By Caleb Shull and Omarh Mendoza of The Maschhoffs
Gut health has received significant attention lately in both humans and animals. Although there are many exciting opportunities in the realm of gut health and the impact of the microbiome on the host species, there are just as many unknowns. In partnership with various companies and universities, we have collected thousands of pig microbiota samples and have run multiple research trials investigating the impact of microbial supplementation. These efforts have enabled us to garner some insights into this exciting field of study.
How can diet impact gut health?
It is generally accepted that a highly diverse microbial population in the gut is beneficial to the host, whether that be a pig or another species. In our internal work, we have seen that microbial community diversity changes significantly throughout the life of the pig. These changes are particularly pronounced during weaning when pigs are transitioned from a milk-based diet to a grain-based solid diet.
Microbial populations that were established and adapted to milk as the main substrate are diminished and new populations are established. We have also seen a profound effect of diet composition on the microbiome in growing pigs. In addition, the inclusion of feed-grade antibiotics can have a significant impact on microbial diversity and could impact the representation of certain beneficial species.
Even within specific populations of pigs, a significant amount of variation in the gut microbiome is typically observed. We and others have concluded certain microbial populations are associated with increased growth performance and carcass leanness, which is encouraging to say the least. The challenge, however, is to separate cause and effect of these associations.
Do microbial products make a difference?
Several commercially available microbial products have been developed based on their association with growth performance. We have experienced mixed results with these products, which suggests the impact of such organisms might be situation specific. Many of these products are based on Bacillus or Lactobacillus species, which are fairly resilient outside the host and can survive during the feed manufacturing process.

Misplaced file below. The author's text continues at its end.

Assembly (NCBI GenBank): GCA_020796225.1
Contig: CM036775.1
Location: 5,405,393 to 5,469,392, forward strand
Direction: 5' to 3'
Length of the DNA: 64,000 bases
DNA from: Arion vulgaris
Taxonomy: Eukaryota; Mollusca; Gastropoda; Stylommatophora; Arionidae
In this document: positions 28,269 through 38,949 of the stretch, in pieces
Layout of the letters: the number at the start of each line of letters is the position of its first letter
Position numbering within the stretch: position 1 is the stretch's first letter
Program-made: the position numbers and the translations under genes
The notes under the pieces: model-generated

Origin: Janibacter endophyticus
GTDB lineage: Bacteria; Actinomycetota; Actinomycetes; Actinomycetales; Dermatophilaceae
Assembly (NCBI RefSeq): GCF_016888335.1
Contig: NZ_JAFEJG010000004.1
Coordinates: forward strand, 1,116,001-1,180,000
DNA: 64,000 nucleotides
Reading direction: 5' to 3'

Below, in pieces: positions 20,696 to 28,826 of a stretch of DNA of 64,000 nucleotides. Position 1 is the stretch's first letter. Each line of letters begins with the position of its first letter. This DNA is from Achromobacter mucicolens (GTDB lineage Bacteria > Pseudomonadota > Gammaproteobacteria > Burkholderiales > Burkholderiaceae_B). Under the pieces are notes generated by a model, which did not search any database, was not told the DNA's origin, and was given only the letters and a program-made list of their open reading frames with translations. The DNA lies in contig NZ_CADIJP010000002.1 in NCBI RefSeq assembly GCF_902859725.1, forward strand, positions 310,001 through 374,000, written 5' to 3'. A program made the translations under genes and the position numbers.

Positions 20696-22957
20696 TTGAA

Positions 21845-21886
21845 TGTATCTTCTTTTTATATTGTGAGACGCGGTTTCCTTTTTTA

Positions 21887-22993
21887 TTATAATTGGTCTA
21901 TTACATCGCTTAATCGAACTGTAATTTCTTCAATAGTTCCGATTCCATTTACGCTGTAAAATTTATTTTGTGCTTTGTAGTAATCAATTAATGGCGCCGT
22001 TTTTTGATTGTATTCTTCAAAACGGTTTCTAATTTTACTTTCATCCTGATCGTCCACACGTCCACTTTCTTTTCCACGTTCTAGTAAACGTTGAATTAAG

Other microbes that are more sensitive to external environments but potentially more impactful on pig growth performance have been evaluated as supplements and shown to successfully colonize the pig digestive tract. The benefit of these new microbial products needs to be established and weighed against the resources, namely labor, required for their use in a commercial setting.
An alternative use of microbial products is the use of microbes that prevent or inhibit harmful bacteria that cause disease or intestinal challenges. More work needs to be done in this area to determine the viability of the approach.
How does genetic selection factor in?
Another exciting finding is the potential for genetic selection for microbiome diversity. Recent work has shown moderate heritability for specific microbial populations that are correlated with pig growth and backfat. These genetic relationships offer the potential to explain more of the variation between animals and enhance genetic progress.
There is still a lot to be learned about the microbiome and its relationship with pig health and production parameters. However, it is clear ignoring the vast number of living organisms that reside in the digestive tracts of pigs would be a mistake.
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